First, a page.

The Apache Foundation has voted to accept the “Storm” real time data processing tool into its incubator program, the first step towards making it an official part of the Foundation's open source offerings.
Storm aims to do for real time data processing what Hadoop did for batch processing: queue jobs and send them off to a cluster of computers, then pull everything back together into usable form. Nathan Marz, poster of the Storm GitHub repository believes “The lack of a 'Hadoop of real time' has become the biggest hole in the data processing ecosystem.”
Storm tries to fill that hole with software that “... exposes a set of primitives for doing real time computation. Like how MapReduce greatly eases the writing of parallel batch processing, Storm's primitives greatly ease the writing of parallel real time computation.”
Without Storm, Marz writes, one would have to “manually build a network of queues and workers to do real time processing.” Storm automates that stuff, which should mean better scaling: Marz already claims “one of Storm's initial applications processed 1,000,000 messages per second on a 10 node cluster, including hundreds of database calls per second as part of the topology.”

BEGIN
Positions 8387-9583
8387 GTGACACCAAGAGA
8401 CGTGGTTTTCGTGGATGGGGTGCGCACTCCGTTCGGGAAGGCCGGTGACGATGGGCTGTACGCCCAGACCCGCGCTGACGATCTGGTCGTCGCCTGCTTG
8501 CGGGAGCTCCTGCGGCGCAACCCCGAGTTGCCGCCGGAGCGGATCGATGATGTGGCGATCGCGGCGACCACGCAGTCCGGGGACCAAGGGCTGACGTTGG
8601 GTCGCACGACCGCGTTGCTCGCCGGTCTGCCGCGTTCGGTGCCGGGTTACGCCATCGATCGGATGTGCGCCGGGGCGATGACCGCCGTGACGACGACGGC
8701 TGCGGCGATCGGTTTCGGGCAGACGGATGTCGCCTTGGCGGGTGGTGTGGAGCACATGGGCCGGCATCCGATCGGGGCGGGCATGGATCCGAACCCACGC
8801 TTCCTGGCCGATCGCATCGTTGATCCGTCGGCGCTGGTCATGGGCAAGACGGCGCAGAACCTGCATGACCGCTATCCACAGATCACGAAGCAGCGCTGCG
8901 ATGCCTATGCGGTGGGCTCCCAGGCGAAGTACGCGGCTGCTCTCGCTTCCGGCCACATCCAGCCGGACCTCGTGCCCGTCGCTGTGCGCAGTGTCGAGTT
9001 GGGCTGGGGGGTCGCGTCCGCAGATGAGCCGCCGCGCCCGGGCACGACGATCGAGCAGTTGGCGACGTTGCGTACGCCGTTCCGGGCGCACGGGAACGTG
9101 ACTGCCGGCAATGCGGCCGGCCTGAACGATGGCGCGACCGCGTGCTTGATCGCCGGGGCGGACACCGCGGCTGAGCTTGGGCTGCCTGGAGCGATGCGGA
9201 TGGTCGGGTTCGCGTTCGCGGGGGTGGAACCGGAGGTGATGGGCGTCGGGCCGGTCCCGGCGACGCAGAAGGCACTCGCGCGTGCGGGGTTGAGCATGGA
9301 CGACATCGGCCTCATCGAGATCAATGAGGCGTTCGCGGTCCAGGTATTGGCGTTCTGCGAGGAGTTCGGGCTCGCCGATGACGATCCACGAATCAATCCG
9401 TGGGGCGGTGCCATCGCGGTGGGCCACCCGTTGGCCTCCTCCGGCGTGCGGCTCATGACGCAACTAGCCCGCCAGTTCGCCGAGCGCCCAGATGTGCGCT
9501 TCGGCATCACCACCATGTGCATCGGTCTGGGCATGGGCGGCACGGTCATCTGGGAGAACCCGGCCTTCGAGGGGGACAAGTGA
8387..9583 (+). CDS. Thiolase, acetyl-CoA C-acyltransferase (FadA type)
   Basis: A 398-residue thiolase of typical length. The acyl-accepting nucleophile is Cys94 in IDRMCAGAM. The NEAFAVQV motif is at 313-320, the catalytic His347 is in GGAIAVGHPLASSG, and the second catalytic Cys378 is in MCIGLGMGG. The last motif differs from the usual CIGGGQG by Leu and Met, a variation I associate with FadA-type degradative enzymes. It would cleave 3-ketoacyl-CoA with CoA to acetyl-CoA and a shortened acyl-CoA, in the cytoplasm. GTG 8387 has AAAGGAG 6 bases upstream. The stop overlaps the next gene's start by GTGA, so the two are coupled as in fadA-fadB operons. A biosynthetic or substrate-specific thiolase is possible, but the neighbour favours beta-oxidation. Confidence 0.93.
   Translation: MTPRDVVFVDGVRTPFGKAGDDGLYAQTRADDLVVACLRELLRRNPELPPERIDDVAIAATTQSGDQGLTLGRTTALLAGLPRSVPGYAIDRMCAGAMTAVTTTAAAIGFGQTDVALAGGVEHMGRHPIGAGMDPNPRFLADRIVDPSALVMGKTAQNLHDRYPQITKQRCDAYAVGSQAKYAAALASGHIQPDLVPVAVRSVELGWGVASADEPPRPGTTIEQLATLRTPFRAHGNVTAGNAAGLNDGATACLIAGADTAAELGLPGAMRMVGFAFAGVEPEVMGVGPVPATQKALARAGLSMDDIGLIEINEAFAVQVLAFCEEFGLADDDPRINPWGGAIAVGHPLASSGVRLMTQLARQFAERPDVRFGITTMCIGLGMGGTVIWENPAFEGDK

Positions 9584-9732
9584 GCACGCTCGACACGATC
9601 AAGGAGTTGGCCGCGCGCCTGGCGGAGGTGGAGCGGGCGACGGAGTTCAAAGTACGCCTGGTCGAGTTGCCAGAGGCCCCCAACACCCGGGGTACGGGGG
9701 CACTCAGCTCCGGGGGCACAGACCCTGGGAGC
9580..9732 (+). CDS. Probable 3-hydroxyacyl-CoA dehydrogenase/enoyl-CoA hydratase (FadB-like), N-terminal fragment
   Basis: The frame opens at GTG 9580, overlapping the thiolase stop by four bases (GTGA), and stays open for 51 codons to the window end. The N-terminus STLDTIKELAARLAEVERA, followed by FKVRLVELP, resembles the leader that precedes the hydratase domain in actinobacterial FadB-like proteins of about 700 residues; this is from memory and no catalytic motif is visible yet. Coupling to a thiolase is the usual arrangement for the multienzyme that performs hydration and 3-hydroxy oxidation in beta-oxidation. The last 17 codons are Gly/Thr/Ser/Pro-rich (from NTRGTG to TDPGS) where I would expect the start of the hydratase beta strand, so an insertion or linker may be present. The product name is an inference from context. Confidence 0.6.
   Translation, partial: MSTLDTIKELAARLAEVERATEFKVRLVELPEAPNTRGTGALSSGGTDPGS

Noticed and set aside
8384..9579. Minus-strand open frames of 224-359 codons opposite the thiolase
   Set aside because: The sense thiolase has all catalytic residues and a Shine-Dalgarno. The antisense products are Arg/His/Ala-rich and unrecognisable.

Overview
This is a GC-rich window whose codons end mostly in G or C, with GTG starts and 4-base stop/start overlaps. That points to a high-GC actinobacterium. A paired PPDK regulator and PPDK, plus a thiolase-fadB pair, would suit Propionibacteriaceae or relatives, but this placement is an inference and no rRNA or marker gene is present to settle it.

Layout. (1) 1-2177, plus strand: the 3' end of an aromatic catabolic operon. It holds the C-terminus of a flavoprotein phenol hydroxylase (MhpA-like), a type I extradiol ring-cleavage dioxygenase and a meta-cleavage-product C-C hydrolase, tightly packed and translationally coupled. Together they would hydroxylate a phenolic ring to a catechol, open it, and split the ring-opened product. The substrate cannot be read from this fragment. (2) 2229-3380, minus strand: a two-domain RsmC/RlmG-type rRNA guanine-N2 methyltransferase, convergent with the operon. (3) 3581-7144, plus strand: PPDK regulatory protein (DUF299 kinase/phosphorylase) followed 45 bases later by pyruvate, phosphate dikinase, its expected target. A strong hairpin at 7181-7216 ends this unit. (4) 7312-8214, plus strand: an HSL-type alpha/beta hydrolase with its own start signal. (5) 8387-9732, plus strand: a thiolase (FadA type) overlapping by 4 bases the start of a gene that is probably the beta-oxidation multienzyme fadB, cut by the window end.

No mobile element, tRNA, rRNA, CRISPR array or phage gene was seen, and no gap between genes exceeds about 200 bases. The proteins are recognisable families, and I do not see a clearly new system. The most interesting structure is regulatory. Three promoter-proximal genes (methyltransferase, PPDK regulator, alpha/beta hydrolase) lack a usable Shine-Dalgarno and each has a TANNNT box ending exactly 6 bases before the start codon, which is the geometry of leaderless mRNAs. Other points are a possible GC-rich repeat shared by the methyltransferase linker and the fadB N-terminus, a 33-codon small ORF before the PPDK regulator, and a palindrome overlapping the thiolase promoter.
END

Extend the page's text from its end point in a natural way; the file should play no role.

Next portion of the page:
All of which should get high performance computing folks excited.
The Apache Foundation's incubation process isn't technical. One goal is to ensure any software offered with its feathered logo conforms to its preferred license, which should not prove problematic as Storm is currently offered under the Eclipse Public License. The Foundation also likes to ensure proper communities nourish software it offers, and again that should not be a struggle given Storm already has enthusiastic users including Yahoo!, Twitter and business-to-business tat bazaar Alibaba.
Once the Foundation adds its imprimatur to the list of testimonials from current Storm users, that community will doubtless grow. And be joined by Big Data marketers who have run out of things to say about Hadoop, although they'll doubtless soon assert Storm means sizzzling business insights are magically available in real time with just as little justification for that assertion as for the oft-repeated proposition that Hadoop+data=highly profitable insights in your inbox every afternoon. ®